Creativity, diversity, universities, spontaneity, chance, loud, traffic. This is the city.
Predictable, mellow, procrastination, quiet, invincibility in ability, plain. This has become the suburbs.
It seems fitting, really, since the prefix of the very words “suburb” and “suburban” is “sub” — meaning below or beneath. There was urban, and then along came suburban. The big cities across America set the trends of today, while the rest of Middle America plays catch-up at a slow pace. So this brings up pairs of questions that may contradict and complement each other simultaneously:
What is urban? What is country?
What is suburban? What is city?
While we’re at it, what is majority and what is minority?
For Chicago and its nearest suburbs (Oak Park, Cicero, Oak Lawn, Berwyn, Elmwood Park, Maywood, even Forest Park), the distinctions may be hard to make, since their populations intertwine with hippies and hipsters, graffiti writers, taggers, artists, musicians and poets. The population cannot be defined by the above questions, but people rarely take the time to understand an individual based on more than simply where they’re from in the world. They are, coincidentally, too busy trying to be understood themselves. In this series, the goal is to open minds by going deeper into the areas of Chicago to appreciate what makes us so special.
For me, my parents’ divorce (and consequent joint custody) at a young age became a blessing in disguise as my mom moved my two sisters and me to Berwyn, while my dad remained in Lincoln Square on the North Side. He would move around from apartment to apartment, allowing us to experience different neighborhoods on a personal level from Rogers Park to Logan Square, Irving Park to North Center, all the while keeping our base with Mom in Berwyn, which actually allowed complete accessibility to the city via Metra, Pace and the good ol’ CTA (don’t tell her I used to go to the city regularly, since I was like, 10 and 11 years old…in addition to visits with Dad). The point here is that it is indeed possible to enjoy the bountiful feasts of the city as well as the more modest pleasures of the suburbs without one having to put down the other. Why must someone be forced to choose sides anyways? After all, variety is the spice of life, right?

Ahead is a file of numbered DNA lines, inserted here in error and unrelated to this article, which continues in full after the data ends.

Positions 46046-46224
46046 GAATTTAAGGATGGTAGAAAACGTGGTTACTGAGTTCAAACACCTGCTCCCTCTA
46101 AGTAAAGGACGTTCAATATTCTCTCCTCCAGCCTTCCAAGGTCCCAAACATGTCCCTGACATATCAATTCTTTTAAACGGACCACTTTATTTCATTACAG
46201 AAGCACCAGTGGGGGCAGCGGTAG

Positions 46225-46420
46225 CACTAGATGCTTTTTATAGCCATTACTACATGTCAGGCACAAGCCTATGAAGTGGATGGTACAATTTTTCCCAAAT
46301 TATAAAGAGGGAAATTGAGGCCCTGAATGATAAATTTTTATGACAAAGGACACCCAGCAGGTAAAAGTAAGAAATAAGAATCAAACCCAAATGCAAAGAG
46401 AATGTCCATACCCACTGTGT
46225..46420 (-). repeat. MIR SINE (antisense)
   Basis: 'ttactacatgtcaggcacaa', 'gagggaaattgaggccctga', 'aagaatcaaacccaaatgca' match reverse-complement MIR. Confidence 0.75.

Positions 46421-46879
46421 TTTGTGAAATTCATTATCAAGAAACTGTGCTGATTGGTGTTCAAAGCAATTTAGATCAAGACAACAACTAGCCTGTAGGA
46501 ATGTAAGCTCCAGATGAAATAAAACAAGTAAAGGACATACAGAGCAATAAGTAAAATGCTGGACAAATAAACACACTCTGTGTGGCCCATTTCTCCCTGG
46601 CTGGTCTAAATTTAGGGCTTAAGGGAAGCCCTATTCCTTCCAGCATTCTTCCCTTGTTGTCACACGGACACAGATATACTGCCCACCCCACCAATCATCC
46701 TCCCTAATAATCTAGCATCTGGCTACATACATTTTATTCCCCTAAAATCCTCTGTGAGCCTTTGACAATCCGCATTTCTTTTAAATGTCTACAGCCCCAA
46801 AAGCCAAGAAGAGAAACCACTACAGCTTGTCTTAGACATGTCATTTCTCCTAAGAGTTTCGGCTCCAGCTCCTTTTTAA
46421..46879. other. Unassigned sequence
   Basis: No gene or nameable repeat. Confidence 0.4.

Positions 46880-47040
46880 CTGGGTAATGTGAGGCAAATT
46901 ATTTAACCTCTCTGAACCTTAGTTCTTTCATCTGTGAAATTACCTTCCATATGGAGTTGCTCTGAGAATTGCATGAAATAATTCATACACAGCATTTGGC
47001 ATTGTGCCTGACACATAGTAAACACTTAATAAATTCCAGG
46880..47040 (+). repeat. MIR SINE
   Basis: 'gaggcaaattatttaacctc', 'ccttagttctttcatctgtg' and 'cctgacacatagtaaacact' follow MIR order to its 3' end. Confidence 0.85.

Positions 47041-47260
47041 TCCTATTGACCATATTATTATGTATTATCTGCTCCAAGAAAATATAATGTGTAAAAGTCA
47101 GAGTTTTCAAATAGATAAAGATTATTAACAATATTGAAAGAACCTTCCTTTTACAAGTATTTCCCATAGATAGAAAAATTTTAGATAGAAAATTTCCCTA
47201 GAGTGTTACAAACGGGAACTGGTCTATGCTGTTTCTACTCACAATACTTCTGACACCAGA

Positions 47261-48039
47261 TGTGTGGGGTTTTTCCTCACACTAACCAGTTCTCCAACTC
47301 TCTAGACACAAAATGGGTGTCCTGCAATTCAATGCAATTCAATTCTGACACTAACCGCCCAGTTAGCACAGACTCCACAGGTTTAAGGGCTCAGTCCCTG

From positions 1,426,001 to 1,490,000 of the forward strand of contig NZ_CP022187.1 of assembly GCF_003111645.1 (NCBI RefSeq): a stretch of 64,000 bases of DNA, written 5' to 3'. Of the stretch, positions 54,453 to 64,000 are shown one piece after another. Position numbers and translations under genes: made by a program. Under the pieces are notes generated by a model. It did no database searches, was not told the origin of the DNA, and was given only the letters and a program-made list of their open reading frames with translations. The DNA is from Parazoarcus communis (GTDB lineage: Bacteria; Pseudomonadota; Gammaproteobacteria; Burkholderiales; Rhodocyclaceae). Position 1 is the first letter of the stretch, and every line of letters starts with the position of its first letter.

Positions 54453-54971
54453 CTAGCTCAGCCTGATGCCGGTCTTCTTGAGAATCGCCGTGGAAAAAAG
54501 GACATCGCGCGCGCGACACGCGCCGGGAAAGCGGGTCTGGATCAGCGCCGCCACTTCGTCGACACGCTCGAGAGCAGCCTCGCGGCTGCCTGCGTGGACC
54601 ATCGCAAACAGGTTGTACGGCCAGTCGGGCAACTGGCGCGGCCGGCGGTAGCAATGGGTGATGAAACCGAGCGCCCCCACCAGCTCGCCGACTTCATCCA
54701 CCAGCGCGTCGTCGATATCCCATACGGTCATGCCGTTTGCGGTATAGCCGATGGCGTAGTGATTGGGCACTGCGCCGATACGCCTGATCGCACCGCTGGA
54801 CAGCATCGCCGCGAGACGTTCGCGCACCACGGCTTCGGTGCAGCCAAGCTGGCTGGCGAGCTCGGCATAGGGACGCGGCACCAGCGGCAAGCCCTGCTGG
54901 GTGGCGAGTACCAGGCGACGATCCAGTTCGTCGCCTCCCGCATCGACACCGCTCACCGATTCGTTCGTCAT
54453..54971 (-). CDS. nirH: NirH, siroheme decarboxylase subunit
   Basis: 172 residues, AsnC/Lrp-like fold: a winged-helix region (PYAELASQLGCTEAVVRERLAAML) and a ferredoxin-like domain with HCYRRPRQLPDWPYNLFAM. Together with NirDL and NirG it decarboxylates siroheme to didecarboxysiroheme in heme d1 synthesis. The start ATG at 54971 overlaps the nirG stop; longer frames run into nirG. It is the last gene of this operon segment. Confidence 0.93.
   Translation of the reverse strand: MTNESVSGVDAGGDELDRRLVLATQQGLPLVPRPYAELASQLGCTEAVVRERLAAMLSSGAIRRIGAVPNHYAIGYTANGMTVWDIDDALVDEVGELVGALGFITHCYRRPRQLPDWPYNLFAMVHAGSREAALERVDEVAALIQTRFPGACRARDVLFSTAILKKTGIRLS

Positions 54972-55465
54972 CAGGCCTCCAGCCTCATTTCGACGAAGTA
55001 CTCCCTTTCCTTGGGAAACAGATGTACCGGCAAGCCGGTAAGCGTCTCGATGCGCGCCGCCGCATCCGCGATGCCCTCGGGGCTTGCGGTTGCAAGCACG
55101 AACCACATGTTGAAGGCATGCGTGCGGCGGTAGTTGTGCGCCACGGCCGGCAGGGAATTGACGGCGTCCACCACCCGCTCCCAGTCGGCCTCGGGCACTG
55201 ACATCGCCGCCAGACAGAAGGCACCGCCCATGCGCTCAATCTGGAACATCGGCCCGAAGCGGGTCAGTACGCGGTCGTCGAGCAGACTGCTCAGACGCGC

Now for some samplings from both: can you distinguish which is from the city and which is from a neighboring suburb? Take a look at the following photos:
Does it matter? Do you feel confident in these answers? Would it make a difference if you were wrong or right?
Ultimately, the goal here is to get people thinking about origins and get people to realize that it does not, in fact, matter where one is from, rather it matters where they are going, what type of character one has become, what type of energy one emits on a daily basis. This dissertation sets out to pay homage to classic philosophies, while creating our own along the way….one that acknowledges Aesop’s original theme in “The Country Mouse and the Town Mouse” and expands on it, one that takes the concept of Dickens’ “Oliver Twist” adaptation to a more contemporary level, and one that debunks the very myth that humans can be pigeonholed as easily as they can be praised for individuality.
From where did humans come, and how did we start to distinguish the ideals of a city dweller vs. those of a country resident? Well, farmers in the country are sometimes completely self-sufficient, while the cities’ populations depend on the productivity of the aforementioned farmers/country folk. The following photos sum up the process:
In addition to the origins of certain humans, another distinguishing factor becomes language, and to take it a step furthur, slang, dialect and accents of certain regions. Why do people from the country talk differently than their city counterparts? Some would say it’s the pace of everyday life that leads to speech, but who knows for sure? More so, where did languages come from and who decided that specific words meant something or another? Asking these questions not only helps us understand differences between city mice and country mice, but they give a glimpse into the big picture — the rat race, if you will.
If you’ve read Aesop’s fable, if you’ve been to any of the Chicago suburbs mentioned in this rambling, if you’ve lived in Chicago your entire life, if you’ve ever wondered why we don’t understand each other better (or at least try to), if you’re familiar with Dickens’ novel, if you wonder how we come to talk the way we do and develop our own neighborhood languages, drop a comment, and let’s open the dialogue, let’s have some fun. Maybe we can change the world…together.
Feature photo by ChiBart